The List of Things That Will Not Change

Stead, Rebecca. The List of Things That Will Not Change. New York: Wendy Lamb Books, 2020.
Ten-year-old Bea knows her parents both love her, despite their divorce. She is excited about her father’s upcoming marriage to his gay partner and excited about getting a new step-sister. So life should be as full of as much happiness as her heart can hold. But she has a secret: she has done something that worries her, something that may have harmed someone else. No one else writes about guilt as powerfully as Rebecca Stead. Her Newbery award-winning novel When You Reach Me also carries the feeling of dreadful responsibility that comes with guilt. Told from the first-person point of view, this novel will appeal to slightly younger readers, 10 to 13 years old, who enjoy stories by Patricia Reilly Giff, Patricia MacLachlan, Susan Patron, and Sara Pennypacker.

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Echo Mountain

Wolk, Lauren. Echo Mountain. New York: Dutton Children’s Books, 2020.
Twelve-year-old Ellie meets Larkin when she and her family have to abandon their home during the Great Depression in 1934. She and her younger brother move, with their parents, to the mountains of Maine, building a cabin and making do with what the land will provide. Tragedy follows. But Ellie gains courage and learns how to be healer, bringing hope back to life in the midst of poverty and despair.  Highly recommended for readers 11 years old and up.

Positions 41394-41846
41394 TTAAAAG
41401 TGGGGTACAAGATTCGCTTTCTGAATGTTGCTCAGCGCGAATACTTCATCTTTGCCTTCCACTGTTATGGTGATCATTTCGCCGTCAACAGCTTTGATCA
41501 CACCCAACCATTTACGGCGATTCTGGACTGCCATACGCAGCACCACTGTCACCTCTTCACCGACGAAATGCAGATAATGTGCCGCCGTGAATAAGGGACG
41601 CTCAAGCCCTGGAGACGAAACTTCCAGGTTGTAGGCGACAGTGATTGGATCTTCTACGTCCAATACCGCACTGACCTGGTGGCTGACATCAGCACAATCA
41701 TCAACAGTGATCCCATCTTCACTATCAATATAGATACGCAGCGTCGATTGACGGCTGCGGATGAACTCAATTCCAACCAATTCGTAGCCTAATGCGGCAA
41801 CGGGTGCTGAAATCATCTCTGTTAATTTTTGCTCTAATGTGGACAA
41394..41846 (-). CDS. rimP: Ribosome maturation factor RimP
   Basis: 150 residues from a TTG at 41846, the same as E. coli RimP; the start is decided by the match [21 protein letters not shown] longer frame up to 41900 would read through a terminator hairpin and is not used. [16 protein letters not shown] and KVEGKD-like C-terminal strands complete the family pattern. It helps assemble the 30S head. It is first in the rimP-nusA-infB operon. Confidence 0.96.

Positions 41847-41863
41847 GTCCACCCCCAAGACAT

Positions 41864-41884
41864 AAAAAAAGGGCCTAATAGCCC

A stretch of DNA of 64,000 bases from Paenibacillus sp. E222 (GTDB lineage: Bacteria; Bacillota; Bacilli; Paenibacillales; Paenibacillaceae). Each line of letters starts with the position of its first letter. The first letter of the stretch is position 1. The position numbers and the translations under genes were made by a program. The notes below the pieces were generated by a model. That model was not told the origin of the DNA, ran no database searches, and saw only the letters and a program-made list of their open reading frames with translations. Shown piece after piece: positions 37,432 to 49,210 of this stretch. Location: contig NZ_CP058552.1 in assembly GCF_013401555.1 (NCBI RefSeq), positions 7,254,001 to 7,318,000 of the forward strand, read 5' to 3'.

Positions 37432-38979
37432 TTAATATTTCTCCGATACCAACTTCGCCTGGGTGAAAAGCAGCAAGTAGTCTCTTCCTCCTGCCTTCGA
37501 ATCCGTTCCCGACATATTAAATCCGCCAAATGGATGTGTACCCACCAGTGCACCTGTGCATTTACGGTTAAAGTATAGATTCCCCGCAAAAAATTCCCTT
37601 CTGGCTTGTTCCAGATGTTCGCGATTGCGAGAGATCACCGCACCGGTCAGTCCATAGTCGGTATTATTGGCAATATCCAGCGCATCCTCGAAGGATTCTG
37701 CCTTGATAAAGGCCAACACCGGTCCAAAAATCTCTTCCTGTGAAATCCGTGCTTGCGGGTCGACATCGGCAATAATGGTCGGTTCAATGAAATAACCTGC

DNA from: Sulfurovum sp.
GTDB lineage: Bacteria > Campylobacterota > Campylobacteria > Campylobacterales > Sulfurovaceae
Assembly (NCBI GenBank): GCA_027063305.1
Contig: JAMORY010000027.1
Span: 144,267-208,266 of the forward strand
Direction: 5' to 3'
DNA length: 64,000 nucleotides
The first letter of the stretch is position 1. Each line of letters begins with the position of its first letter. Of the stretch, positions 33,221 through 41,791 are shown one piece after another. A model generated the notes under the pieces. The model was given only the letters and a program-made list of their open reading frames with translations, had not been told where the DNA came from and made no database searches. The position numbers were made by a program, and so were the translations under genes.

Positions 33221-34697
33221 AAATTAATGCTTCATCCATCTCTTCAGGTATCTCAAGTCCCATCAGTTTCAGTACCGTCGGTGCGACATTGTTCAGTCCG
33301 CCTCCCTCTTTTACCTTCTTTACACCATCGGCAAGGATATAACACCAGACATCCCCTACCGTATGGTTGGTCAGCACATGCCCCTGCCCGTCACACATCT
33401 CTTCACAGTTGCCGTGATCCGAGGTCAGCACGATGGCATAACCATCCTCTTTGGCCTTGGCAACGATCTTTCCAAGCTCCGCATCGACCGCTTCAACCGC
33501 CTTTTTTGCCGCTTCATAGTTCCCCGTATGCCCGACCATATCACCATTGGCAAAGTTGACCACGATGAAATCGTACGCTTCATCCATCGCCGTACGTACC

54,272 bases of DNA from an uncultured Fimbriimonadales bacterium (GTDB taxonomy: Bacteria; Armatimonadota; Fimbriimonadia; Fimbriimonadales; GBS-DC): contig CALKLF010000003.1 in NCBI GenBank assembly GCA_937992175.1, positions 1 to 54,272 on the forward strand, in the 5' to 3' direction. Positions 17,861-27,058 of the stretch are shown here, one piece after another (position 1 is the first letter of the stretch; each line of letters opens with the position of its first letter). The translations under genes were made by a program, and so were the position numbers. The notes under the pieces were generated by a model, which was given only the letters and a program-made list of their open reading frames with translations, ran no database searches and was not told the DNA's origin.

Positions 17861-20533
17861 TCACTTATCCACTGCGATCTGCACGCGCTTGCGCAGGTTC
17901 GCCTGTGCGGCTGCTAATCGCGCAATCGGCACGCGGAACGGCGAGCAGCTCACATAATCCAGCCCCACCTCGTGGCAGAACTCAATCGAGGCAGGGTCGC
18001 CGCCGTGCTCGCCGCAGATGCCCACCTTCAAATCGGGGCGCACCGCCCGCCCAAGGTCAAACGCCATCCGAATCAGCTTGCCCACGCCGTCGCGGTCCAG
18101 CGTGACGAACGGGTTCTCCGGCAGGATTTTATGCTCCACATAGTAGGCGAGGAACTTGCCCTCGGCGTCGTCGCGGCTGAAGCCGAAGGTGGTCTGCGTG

There are many wonderful novels of friendship between a girl and a boy, stories of friendships that forever change the lives of the characters. Frances Burnett’s The Secret Garden is the classic example, of course. But there are other memorable friendships. Anne and Gilbert in L.M. Montgomery’s Anne of Green Gables. Meg and Calvin in Madeleine L’Engle’s science fiction/fantasy novel A Wrinkle in Time. Leo and Stargirl in Jerry Spinelli’s Stargirl. Bobby and Alicia in Andres Clement’s Things Not Seen. Isla and Harry in Lucy Christopher’s Flyaway, who set out to save a swan. Curly and Jules in Mary Knight’s Saving Wonder, who try to save a mountain from an expanding coal mine. And the two main characters in Vera Cleaver’s Hazel Rye, who become friends as they work together to save a Florida orange grove. What is your favourite story of friendship? 

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Septetys, Ruta. The Fountains of Silence. New York: Philomel Books, 2019.
In 1957, wealthy eighteen-year-old Daniel Matheson, an aspiring photographer from Texas who is visiting Madrid with his parents, discovers the quietly dangerous world of Franco’s Spain as he becomes friends with Ana, a hotel maid. Political intrigue, romance, and history all combine in this compelling story by an accomplished author. An extensive bibliography and black-and-white photographs supplement this 472-page novel highly recommended for readers 13 years old and up. [Dictatorships; Franco, Francisco; Photography; Secrets; Spain]